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New app streamlines what Utahns go through to expunge criminal records

Rasa Legal, app launch, CEO Noella Sudbury speaking, Sept. 7, 2022
Saige Miller
From left to right: Destiny Garcia, Executive Director, Clean Slate Utah, Jeanetta Williams, President, NAACP Tri-State Conference of Idaho, Nevada & Utah, Ken Wallentine, President, Utah Chiefs of Police Association, Derek Miller, President and CEO, Salt Lake Chamber, and speaking is Noella Sudbury, founder and CEO, Rasa Legal, Sept. 7, 2022.

Utahns unable to have their criminal record automatically cleared under the state’s “clean slate law” may still be eligible for a fresh start.

A new web application launched Wednesday by Utah-based tech company Rasa Legal informs residents if they qualify to have their records removed from the state’s criminal justice system –– even if they have a felony charge.

In 2019, Utah lawmakers unanimously passed the “clean slate law,” which automatically erased some misdemeanor offenses under certain conditions. The law went into effect in February of this year, and nearly 50,000 people became eligible for expungement.

“When we help people expunge their records, it's good for public safety, it's good for our economy and it's good for people,” said Noella Sudbury, founder and CEO of Rasa Legal. “We help people access better housing and job opportunities. We help them rebuild their confidence, provide support for their children and achieve their own goals.”

More than 1 in 4 Utahns have some type of criminal record, according to Utah Courts.

Ken Wallentine, the chief of police in West Jordan and president of the Utah Chiefs of Police Association, said he was a big advocate of the clean slate legislation. Throughout the 40 years he’s been involved in law enforcement, Wallentine said he’s interacted with hundreds of people who could benefit from the law.

“I've personally seen folks who couldn't get a job, who couldn't get an apartment, who were disqualified from those basic services because they've got a criminal conviction for something, which is more often than not, just represented a simple mistake,” he said.

Now, with the law in place and resources like Rasa available to those who need it, Wallentine said it’s “one of the most exciting moments” in his career because it helps people “on the pathway to redemption, to forgiveness, and to creating a new life for themselves.”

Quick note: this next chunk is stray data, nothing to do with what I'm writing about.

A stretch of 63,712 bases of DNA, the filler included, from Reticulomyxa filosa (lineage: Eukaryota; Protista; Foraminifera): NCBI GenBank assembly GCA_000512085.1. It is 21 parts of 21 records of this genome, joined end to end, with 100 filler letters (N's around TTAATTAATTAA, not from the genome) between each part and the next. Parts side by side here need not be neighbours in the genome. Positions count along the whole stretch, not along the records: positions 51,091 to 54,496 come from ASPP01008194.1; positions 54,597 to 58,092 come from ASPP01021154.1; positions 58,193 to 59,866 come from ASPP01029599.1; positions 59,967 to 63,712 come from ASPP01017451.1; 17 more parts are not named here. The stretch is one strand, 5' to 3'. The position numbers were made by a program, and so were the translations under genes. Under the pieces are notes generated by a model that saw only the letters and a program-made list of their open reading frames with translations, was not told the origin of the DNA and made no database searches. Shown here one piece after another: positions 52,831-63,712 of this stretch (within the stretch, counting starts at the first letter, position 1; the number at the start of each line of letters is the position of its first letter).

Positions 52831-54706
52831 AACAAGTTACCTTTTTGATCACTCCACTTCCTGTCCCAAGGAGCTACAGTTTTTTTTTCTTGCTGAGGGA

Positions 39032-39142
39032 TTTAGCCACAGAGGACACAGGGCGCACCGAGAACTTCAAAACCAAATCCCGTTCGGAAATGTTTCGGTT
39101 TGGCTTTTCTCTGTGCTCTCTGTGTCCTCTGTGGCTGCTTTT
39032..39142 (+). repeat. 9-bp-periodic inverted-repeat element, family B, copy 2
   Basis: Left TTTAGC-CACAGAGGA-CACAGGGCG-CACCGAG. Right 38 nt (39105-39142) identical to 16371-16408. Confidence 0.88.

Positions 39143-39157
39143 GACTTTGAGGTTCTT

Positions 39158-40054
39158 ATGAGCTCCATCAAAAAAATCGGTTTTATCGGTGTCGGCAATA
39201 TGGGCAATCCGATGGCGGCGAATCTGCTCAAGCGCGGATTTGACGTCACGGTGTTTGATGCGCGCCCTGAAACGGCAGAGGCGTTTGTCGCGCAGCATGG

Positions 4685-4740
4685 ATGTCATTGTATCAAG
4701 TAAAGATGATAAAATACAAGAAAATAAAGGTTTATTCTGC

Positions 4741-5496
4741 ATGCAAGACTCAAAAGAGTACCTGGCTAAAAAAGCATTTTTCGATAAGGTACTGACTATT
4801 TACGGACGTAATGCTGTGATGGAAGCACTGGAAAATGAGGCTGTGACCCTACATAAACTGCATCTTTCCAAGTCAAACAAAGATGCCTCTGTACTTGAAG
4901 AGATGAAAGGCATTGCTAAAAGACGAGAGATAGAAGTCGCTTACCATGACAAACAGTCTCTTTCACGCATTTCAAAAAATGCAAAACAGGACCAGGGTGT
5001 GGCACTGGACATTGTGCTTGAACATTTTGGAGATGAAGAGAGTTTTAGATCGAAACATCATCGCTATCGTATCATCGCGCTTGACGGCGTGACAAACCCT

In under three minutes, Rasa’s app (which is only accessible online ––– it’s not a downloadable phone app) lets users know their criminal record, if it’s eligible for expungement and what steps they need to take to clear it.

All a user has to do is create an account, answer a series of questions related to eligibility under the law and the software will pull up the criminal record and outline what charges can be expunged, what charges will soon be permitted for expungement and if a petition process is needed to complete expungement. If a charge isn’t eligible, the app will let the user know their options, which may include an offense reduction.

Individuals still involved in the criminal justice system, like those on probation, for example, are not eligible for expungement.

The company also cuts through red tape by doing legal work at a significantly reduced cost.

The app requires a one-time fee of $15 that shows an individual’s entire criminal record and if any are eligible for expungement. If a record is up for expungement, Rasa can legally represent that client for a flat rate of $500. That price tag covers up to three records.

Rasa has partnered with Clean Slate Utah to make the app free for those who are below the federal poverty line.

Destiny Garcia, executive director of Clean Slate Utah, a nonprofit organization working to clear criminal records, personally knows what it’s like to live with charges to her name and the effort it took to get rid of them.

“The first time around with my expungement, the cost was $3,600 and it took months and months and months,” Garcia said. “I had to deliver all my certificates to each and every court myself. It was a huge process because I was doing it on my own.”

She didn’t relive that experience with Rasa. Through its legal services, Garcia paid $500 and her two additional charges were gone in two months' time.

Prior to clearing her record, Garcia struggled to find employment and housing. Soon after her record vanished, everything changed.

“I was able to get a great job, able to get a promotion. I am now a homeowner because I can make enough money to buy my own home. I support my children, I pay my bills. I'm not on government assistance,” she said. “And all of that is thanks to getting my record cleared.”

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